(In advance: For purposes of brevity, I'm going
to use the term "art" to encompass all creative
On the one hand, there are a number of things --
certain techniques -- that usually accompany what
is generally recognized as "good" art. These are
often things lacking from what is generally
recognized as "bad" art. But I disagree that the
mere *presence* of these techniques, even if
they're correctly executed, automatically makes
the art "good". The intention of art isn't about
the tecniques used to create it -- the techniques
are nothing more than methods of using a certain
media (be it paint, print, or something else) to
communicate with the people viewing the art. The
techniques are valued because they have, in one
way or another, proven themselves effective
methods for expressing the artist's thoughts.
The real problem with trying to call any piece of
art "good" or "bad" is the very nature of the
words "good" and "bad". Like "hot" and "cold",
they are relative -- and I'm sure everyone has at
some point experienced being in a room with
someone else who wants a sweater, while you're
wishing you'd worn shorts. Which person is right?
Is the room too hot, or too cold? The answer is
*neither*. The room is nothing more than itself,
and the people inside the room are the ones who
are hot or cold.
I'm not saying all determining of "goodness" or
"badness" of art is opinion. But opinion is a big
piece of it. A piece of art can be unpopular,
even ugly, and yet be technically well-crafted.
But is it "good" only because it's well-crafted?
Or should it be deemed "bad" because no one likes
it? On the other hand, a piece of art might not
use any of the accepted techniques for the given
medium, and yet still successfully complete its
Yes, *its task*. . . Real art ("good" or "bad")
has a task -- a job intended for it by the person
who created it. Maybe it's intended task is to
create a certain mood. Or to make you think about
something. Or to express an experience the artist
had. One way you can judge art is by how
successfully it conveys what the artist wants to
"say" to the viewer. If the artist is trying to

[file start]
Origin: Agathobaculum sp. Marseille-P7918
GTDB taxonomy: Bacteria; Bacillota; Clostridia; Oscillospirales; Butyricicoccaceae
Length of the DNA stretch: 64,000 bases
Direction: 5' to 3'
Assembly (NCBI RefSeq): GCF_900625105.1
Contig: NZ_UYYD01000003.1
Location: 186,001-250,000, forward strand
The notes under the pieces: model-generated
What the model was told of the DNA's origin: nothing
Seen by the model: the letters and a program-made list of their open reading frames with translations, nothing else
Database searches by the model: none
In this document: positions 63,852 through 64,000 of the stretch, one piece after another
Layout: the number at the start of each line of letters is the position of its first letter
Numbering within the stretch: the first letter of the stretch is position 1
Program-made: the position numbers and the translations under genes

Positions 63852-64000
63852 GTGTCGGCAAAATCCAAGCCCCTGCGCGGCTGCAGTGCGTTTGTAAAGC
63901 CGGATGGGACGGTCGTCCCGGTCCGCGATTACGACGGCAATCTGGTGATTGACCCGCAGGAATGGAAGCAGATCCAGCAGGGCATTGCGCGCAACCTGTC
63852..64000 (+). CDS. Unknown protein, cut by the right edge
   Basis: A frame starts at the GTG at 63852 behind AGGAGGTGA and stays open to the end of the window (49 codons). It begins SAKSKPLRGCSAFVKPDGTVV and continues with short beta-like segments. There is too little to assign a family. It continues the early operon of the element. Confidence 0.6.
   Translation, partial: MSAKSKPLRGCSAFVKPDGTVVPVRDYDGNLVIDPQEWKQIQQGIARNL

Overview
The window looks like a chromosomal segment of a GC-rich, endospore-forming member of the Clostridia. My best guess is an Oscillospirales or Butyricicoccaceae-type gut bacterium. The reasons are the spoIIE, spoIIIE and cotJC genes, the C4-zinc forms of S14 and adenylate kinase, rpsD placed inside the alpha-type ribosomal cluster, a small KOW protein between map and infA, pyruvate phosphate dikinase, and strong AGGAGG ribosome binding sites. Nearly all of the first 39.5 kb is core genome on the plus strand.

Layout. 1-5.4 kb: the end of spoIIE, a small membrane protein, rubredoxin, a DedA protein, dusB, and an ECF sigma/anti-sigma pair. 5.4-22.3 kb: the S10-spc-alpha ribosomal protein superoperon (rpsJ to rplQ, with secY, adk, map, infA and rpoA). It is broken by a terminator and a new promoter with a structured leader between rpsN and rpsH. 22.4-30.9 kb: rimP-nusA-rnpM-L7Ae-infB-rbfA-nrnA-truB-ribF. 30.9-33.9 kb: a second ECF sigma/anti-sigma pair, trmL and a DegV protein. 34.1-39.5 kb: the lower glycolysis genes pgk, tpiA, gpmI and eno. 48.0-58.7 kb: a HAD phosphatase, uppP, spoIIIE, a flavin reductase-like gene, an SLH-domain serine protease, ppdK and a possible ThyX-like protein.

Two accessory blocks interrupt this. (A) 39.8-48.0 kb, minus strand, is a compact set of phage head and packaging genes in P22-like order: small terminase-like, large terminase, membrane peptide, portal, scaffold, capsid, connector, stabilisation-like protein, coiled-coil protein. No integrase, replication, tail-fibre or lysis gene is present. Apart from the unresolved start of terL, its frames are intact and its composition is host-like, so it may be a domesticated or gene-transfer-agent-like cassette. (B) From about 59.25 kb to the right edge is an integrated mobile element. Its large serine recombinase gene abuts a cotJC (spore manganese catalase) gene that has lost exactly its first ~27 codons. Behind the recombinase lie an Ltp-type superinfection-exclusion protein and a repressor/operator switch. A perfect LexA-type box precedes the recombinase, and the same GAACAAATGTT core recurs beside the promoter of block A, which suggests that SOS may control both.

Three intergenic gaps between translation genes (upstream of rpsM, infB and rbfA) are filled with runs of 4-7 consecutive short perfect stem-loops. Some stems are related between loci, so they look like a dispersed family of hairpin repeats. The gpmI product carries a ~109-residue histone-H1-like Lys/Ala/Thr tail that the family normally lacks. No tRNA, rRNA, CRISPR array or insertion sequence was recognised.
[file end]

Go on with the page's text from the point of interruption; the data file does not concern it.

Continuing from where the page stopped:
express something and the art doesn't express it
correctly, then you could easily say it's "bad"
art no matter how well it's crafted.
To give a more concrete example, there are
various forms of art of which I'm not fond. One
of those forms is abstract painting. However, I
did take a class on it, and know a bit more than
the average person about the techniques used to
create it. I could look at a piece of abstract
art and examine it for the presence of those
techniques. I might even say: "Look here, and
here. The __________ technique is perfectly
executed." So I could choose to think the art
is "good" by that criteria alone, or I could
choose to think the art is "bad" because it
doesn't communicate anything to me, personally.
The art is still only itself and nothing more.
Anything I see or don't see in it is part of my
opinion -- the influence that my own life
experiences have on my viewing of the art.
Yann, I think the problem vamppire is having is
that when you say everyone can recognize "bad"
anime, the criteria you list aren't quantified.
Something being a "bad story" is a matter of
opinion. I might like a story you dislike. If
you're talking about a badly *written* story,
even that is open to debate, since you might like
a writing style that I dislike. So before you can
be clear to vamppire, you need to define how you
judge something to be a bad story.
Even "bad animation" isn't as clear cut as it
might seem on the surface. For example, take the
animation in the X movie. People seem pretty much
agreed it is a gorgeous piece of work, where
animation is concerned. It's generously detailed,
moves well on the screen (it's technically well
crafted), and creates the mood necessary for it's
intended subject matter. But try to put that
style of art onto something else, and it could
become a bad thing. . . Imagine that uber-detailed
and dark artwork on, say, the Atashin'chi shorts.
Or on Tenshi ni Narumon. Or on DiGiCharat.
Suddenly, although still technically wonderful,
it's no longer supporting the rest of the piece
of art -- it has become relatively "bad" just by
virtue of the mismatch, because this theoretical
situation assumes nothing else has changed about
So to judge "good" versus "bad", you have to
actually concretely decide what you expect of
"good" art. Since I've always viewed art as an
expression of the artist, I consider art "good"
if it correctly conveys what the artist intended.
If people look at the art and no one can see the
message the artist wanted to express to the
viewers, then it's "bad" art -- irregardless of
it's level of technical perfection.
The "rules" for judging art aren't as cut in
stone as you seem to make them sound. Opinion
will always be part of judging art. That's the
reason a panel of judges at the Olympics can each
give a different score for the same performance.
Heck, personal opinion is the entire reason there
*IS* a whole panel of judges whose scores are
averaged together, instead of just one person
deciding everything -- the goal being to try to
eliminate personal opinion from the final score
Judging art is a even combination of opinion and
level of technical skill, but I really think it
leans further towards opinion.
Many Sharp Smiles,